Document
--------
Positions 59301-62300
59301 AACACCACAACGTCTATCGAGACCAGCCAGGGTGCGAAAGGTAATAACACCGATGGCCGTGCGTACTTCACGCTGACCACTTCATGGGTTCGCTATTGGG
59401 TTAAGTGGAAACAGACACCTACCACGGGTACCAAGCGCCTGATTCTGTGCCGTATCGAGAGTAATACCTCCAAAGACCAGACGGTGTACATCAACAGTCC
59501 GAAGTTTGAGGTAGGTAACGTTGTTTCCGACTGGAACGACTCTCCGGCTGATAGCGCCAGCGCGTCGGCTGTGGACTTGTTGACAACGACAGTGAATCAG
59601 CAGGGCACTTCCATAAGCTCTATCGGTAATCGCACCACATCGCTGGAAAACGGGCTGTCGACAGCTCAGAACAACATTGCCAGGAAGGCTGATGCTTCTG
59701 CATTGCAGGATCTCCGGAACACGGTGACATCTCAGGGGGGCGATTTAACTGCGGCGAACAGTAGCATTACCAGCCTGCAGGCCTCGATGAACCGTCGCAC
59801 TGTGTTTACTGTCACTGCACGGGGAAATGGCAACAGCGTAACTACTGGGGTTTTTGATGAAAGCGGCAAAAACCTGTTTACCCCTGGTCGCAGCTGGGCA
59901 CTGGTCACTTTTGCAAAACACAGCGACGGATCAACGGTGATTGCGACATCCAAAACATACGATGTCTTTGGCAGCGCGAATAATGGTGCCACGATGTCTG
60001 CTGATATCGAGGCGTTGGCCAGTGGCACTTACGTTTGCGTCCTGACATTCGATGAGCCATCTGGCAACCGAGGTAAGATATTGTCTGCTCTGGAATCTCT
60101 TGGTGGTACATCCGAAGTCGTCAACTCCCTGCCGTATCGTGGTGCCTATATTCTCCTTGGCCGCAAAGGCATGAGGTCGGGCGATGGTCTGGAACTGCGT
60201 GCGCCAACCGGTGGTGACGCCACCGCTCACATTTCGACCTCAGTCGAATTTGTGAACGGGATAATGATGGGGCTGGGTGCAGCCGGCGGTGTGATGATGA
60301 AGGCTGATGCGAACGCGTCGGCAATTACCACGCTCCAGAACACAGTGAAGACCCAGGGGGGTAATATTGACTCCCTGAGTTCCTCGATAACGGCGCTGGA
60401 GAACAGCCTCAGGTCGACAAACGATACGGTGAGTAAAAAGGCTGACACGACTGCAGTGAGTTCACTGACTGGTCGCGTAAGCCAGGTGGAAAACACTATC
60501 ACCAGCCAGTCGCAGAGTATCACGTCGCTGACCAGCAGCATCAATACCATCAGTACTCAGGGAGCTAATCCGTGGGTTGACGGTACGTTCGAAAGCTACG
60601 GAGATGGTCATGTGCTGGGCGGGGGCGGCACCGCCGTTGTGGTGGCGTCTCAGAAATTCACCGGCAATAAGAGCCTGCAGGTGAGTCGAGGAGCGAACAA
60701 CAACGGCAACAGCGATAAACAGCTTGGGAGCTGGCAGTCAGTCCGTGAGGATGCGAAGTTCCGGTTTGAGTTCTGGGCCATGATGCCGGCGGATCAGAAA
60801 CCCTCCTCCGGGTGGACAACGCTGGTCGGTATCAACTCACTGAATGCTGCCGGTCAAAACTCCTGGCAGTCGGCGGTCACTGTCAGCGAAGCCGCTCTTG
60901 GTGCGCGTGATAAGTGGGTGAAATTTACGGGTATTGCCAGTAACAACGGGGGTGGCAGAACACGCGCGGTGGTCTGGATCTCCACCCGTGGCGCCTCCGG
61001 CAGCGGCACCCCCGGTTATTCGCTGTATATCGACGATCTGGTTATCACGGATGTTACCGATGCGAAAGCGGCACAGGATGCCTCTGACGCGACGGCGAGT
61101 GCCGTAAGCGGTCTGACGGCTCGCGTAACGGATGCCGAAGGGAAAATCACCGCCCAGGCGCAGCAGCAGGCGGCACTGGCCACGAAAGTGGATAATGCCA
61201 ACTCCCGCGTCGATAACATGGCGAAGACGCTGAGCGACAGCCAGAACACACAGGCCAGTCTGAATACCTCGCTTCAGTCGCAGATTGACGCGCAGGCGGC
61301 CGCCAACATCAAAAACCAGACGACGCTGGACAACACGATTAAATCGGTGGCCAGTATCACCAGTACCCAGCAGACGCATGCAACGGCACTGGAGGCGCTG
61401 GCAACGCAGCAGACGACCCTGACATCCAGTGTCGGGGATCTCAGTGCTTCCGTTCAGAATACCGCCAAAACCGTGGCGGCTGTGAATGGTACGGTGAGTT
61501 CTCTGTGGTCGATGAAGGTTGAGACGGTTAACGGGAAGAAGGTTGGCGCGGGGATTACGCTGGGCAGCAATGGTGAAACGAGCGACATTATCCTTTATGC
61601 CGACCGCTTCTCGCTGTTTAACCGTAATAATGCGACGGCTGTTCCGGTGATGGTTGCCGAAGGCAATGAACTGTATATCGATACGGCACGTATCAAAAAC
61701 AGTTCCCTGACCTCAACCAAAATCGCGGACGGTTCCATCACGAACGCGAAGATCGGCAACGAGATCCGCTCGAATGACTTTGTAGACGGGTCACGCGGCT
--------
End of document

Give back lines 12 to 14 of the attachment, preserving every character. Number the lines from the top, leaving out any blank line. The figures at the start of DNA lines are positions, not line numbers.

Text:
60301 AGGCTGATGCGAACGCGTCGGCAATTACCACGCTCCAGAACACAGTGAAGACCCAGGGGGGTAATATTGACTCCCTGAGTTCCTCGATAACGGCGCTGGA
60401 GAACAGCCTCAGGTCGACAAACGATACGGTGAGTAAAAAGGCTGACACGACTGCAGTGAGTTCACTGACTGGTCGCGTAAGCCAGGTGGAAAACACTATC
60501 ACCAGCCAGTCGCAGAGTATCACGTCGCTGACCAGCAGCATCAATACCATCAGTACTCAGGGAGCTAATCCGTGGGTTGACGGTACGTTCGAAAGCTACG